The visuals show patriotism and militancy together.  A group of people so tightly clinging to a set of values that they believe represent America, and willing to eradicate anything that threatens their way of life.  Fear.  The guns make them feel safe, because other people out there have guns.  More guns, more fear, more guns.  They worship their guns, and every gun death is a sacrifice to Vulcan.  Every sacrifice to Vulcan rolls up under Mr. World’s P&L.

Mr. World, with the help of Media and Technical Boy, controls the messages and propaganda needed to fuel this religion.  Vulcan was once a craftsman, now his weapons are machine-made.  He’s lost his soul.

Vulcan’s collusion with the new gods is hinted at by him refusing the Soma that Wednesday brings him.  Soma is an ancient Hindu Vedic ritual drink said to seal bonds and provide immortality.  Instead, he offers Wednesday wine, of which he never takes a sip.  The next clue we have is his taunting Shadow with the hanging tree.


Yet, for some reason, Vulcan forges a sword for Wednesday.  In doing so, he betrayed the new gods.  When Wednesday kills him, he says “You pledged allegiance to me and forged my sword, and they killed you for it”.  This could be interpreted as the new gods caused his death by convincing him to sell out.  It could also be taken as Wednesday planning to frame the new gods for killing Vulcan.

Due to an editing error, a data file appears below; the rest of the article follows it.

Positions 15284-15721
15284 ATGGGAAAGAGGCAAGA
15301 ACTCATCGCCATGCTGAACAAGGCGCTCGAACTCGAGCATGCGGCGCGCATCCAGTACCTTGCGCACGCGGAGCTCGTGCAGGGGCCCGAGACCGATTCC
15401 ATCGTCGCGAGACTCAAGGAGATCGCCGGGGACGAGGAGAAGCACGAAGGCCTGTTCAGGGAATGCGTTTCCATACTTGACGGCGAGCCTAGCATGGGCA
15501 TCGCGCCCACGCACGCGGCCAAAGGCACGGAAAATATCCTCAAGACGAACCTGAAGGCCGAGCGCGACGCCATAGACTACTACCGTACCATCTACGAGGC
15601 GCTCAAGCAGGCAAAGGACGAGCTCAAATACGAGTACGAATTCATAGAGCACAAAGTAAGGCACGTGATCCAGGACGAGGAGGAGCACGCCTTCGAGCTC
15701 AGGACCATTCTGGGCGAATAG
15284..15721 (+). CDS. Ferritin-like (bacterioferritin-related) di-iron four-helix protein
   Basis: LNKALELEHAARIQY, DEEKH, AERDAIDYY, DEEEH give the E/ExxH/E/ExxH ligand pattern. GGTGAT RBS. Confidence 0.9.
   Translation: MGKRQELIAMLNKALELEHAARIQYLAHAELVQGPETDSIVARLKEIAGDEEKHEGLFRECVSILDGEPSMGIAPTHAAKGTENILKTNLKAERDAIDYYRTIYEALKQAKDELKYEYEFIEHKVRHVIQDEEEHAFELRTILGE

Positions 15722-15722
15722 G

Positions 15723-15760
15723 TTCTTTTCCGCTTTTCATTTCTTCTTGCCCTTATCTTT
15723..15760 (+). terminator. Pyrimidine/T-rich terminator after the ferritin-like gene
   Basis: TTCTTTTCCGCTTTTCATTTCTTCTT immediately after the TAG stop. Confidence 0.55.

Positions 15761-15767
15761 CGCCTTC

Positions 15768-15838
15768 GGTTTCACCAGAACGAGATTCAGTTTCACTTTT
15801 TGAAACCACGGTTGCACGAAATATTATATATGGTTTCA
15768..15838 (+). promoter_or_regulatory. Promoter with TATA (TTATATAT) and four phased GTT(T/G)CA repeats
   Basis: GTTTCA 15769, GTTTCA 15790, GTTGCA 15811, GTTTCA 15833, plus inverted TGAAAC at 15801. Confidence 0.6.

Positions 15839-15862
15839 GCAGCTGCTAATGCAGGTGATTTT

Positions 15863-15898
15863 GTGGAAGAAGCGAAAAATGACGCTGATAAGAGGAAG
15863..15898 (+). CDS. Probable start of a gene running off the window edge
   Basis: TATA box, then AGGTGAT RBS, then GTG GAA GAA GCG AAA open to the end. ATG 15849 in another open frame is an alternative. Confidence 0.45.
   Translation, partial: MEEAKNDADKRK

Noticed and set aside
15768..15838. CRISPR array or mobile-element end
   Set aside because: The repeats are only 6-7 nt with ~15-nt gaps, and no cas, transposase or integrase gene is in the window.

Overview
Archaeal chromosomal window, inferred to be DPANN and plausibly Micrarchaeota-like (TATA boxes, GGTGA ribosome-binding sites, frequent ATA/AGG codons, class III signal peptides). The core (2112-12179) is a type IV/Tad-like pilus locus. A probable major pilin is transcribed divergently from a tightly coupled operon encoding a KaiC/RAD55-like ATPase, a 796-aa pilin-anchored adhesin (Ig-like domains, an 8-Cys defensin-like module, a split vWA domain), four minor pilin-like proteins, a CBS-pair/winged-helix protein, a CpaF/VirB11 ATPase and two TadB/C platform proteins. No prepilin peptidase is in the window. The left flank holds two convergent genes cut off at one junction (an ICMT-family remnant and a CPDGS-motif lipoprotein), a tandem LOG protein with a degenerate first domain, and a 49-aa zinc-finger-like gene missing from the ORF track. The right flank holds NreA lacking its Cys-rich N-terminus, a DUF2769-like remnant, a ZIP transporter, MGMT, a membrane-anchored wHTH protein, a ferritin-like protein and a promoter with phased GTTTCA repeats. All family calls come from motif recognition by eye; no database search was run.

In any case, Vulcan is sacrificed by (and for) Wednesday, who proceeds to curse the whole batch of bullets with his divine pee (now extra lemon-scented).  The curse contaminates not only the bullets, but the machinery as well.  Most likely, the bullets will cause some horrible accidents, and Vulcan will be shut down, vilified.  A huge chunk of Mr. World’s scheme of globalization and homogenization will crumble.

Overall, I thoroughly enjoyed this episode.  With only two episodes left, I’m not sure what to expect, but I am finally really excited to find out.

Be sure to check out some of the Easter Eggs I found for episode 6 and previous episodes here.

I would love to hear thoughts on the show and my take on it.  Please leave me a comment or find me on twitter @jezzie_bell.

For more on American Gods, please check out my friends at Shat On TV for great discussions on this and some of your other favorites.